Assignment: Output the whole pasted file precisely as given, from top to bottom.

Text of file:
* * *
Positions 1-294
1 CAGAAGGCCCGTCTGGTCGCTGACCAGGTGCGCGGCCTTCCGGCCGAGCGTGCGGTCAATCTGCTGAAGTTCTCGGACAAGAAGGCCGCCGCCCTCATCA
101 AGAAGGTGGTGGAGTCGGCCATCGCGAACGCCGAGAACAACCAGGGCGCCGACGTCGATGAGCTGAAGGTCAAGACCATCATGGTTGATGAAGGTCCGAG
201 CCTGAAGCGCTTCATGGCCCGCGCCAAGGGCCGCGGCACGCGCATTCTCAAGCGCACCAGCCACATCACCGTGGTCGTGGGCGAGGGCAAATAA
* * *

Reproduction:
Positions 1-294
1 CAGAAGGCCCGTCTGGTCGCTGACCAGGTGCGCGGCCTTCCGGCCGAGCGTGCGGTCAATCTGCTGAAGTTCTCGGACAAGAAGGCCGCCGCCCTCATCA
101 AGAAGGTGGTGGAGTCGGCCATCGCGAACGCCGAGAACAACCAGGGCGCCGACGTCGATGAGCTGAAGGTCAAGACCATCATGGTTGATGAAGGTCCGAG
201 CCTGAAGCGCTTCATGGCCCGCGCCAAGGGCCGCGGCACGCGCATTCTCAAGCGCACCAGCCACATCACCGTGGTCGTGGGCGAGGGCAAATAA